All about a change in mindset


T.P. Sreenivasan, Kerala State Higher Education Council Vice Chairman, briefs G. Mahadevan on the councilís achievements, aspirations, and limitations.

 

How far has Kerala travelled down the RUSA path? There seem to be more roadblocks than opportunities on this front?

You are asking this question on the very day (March 27) on which Kerala’s proposals are being considered by the Project Appraisal Board of Rashtriya Uchchatar Shiksha Abhiyan (RUSA).

Representatives of the Department of Higher Education and Kerala State Higher Education Council (KSHEC) are participating in the discussions.

Though the submission of our proposals was delayed for a year because the work on RUSA was not assigned to KSHEC on time, we worked from the day we were appointed the implementation agency of RUSA and submitted the proposals. Since then, we have been in correspondence with the Ministry of Human Resource Development (MHRD), which has been asking for various data, which were not easy to get. Our plans had to be modified several times because of the new conditions laid down by them.

The proposals are in the final stages and we expect to get an allocation before too long. Most allocations expected are for infrastructure development.

The government decided that only the government colleges and universities would be considered for RUSA funding in the first year. We recently requested aided colleges also to upload their plans, which will be considered for the second year.

The RUSA funding for the preparatory work has been received and it has been placed in a joint account of the department and KSHEC and is being utilised by mutual agreement.

What are the reports generated by the HEC and submitted to the State government and what is their current status? What, in particular, is the status of the report on the police university?

The reports on CBCSS and autonomy have been approved and are in the process of implementation.

The Kerala State Assessment and Accreditation Council (KSAAC) and the faculty academy have been approved and funds allocated, but the necessary structures, including their heads, are yet to be established.

The Cabinet is reported to have approved the police university report.

The other reports are under consideration of the government.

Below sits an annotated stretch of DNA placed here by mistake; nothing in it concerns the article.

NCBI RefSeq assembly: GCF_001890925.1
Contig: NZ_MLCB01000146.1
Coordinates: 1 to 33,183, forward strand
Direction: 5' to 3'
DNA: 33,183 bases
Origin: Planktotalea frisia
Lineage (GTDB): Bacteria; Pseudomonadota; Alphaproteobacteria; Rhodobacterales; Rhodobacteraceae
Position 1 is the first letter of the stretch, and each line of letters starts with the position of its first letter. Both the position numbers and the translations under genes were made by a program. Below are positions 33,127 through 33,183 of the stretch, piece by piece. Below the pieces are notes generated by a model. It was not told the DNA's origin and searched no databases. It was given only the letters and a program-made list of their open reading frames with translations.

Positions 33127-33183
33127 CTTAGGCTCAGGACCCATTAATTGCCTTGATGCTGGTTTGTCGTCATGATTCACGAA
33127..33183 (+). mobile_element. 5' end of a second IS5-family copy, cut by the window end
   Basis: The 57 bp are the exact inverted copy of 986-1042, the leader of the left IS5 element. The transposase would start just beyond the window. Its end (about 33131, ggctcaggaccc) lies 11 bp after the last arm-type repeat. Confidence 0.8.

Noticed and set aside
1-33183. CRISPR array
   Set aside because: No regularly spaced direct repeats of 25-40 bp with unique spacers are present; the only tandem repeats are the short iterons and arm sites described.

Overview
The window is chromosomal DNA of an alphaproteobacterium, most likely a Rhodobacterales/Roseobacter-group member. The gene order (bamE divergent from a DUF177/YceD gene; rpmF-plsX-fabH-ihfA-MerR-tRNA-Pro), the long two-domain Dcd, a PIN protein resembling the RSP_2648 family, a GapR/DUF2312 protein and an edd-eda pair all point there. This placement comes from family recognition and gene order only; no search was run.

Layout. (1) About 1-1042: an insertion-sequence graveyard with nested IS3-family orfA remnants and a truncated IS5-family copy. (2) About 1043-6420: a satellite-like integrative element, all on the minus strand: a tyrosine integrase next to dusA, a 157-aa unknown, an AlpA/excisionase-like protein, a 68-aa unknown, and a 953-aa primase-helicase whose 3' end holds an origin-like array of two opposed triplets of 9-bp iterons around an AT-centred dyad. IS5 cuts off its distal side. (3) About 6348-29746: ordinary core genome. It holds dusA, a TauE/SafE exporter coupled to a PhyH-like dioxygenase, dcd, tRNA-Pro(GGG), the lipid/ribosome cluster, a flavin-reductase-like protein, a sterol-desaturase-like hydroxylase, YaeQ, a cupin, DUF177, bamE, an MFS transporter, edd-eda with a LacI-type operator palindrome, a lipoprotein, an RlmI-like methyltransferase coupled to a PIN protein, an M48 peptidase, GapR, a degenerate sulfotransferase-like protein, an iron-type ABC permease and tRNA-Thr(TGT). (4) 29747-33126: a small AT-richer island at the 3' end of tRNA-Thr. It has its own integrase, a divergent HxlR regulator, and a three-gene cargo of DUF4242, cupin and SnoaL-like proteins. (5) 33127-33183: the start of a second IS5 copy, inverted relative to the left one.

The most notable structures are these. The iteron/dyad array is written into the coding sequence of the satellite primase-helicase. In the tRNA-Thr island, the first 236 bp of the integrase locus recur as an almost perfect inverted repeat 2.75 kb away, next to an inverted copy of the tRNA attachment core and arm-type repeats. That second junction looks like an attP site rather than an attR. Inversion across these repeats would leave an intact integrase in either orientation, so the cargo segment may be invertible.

During the tenure of the last LDF government too many such reports were submitted. Not a single one was implemented. Would your reports meet with a similar fate?

As an advisory body, the most that the KSHEC can do is to prepare a blueprint. Our blueprint consisted of infrastructure, teachers training, use of technology, autonomy, research and internationalisation.

Committees were constituted to frame recommendations in these six areas.

As a think thank, the KSHEC has to generate a menu of ideas from which the government can pick and choose. Since the government has priorities and constraints, all our recommendations may not be implemented, as may have happened with the previous council.

In the case of the present council, the modifications to the CBCSS and the Autonomous Colleges Report have been implemented.

The KSAAC, the faculty academy, and the police university have been accepted in principle. Our reports are action-oriented and can be used by the government any time, depending on the needs and availability of funds.

Do you feel that the HEC should acquire or be given more teeth to bring about the kind of reforms suggested by various committees?

As long as the KSHEC remains an advisory body, it cannot act on its own. But the council has responsibilities such as administration of the scholarship, holding of training programmes for teachers and administrative staff, publication of an international journal and commissioning of research studies. We have been performing these tasks. 

One way to strengthen the council is to entrust the administration of RUSA to it as envisaged by the MHRD. But the council has been designated only as an implementing agency and the Department of Higher Education has retained all policy and administrative responsibilities.

This needs to be reviewed and the KSHEC should be empowered to deal with RUSA in consultation with the government.

What do you reckon is the signature achievement of the KSHEC under your stewardship? What is the one thing that you would want to achieve before the completion of your term?

The signature achievement of the present council is the creation of awareness to bring about major changes in education, leading to ‘Higher Education 2.0’ we proposed within six months of the formation of the council.

A beginning has been made by the establishment of autonomous colleges, India Semester programmes for foreign students, and teachers training programmes. We also expect that KSAAC and the faculty academy will be in place during the tenure of the present council.

The one thing I would like to achieve is a change in the mindset, which resists all changes. I believe that higher education has changed globally more in the last 10 years than in the previous 100 years. Unless we catch up with these changes and reform the way we teach and learn, we will be unable to prepare our younger generation to make use of the opportunities and meet the challenges of the 21st century, including the demographic dividend we will have as the nation with the largest young workforce in the world.

 

‘Higher education has changed globally more in the last 10 years than in the previous 100 years.’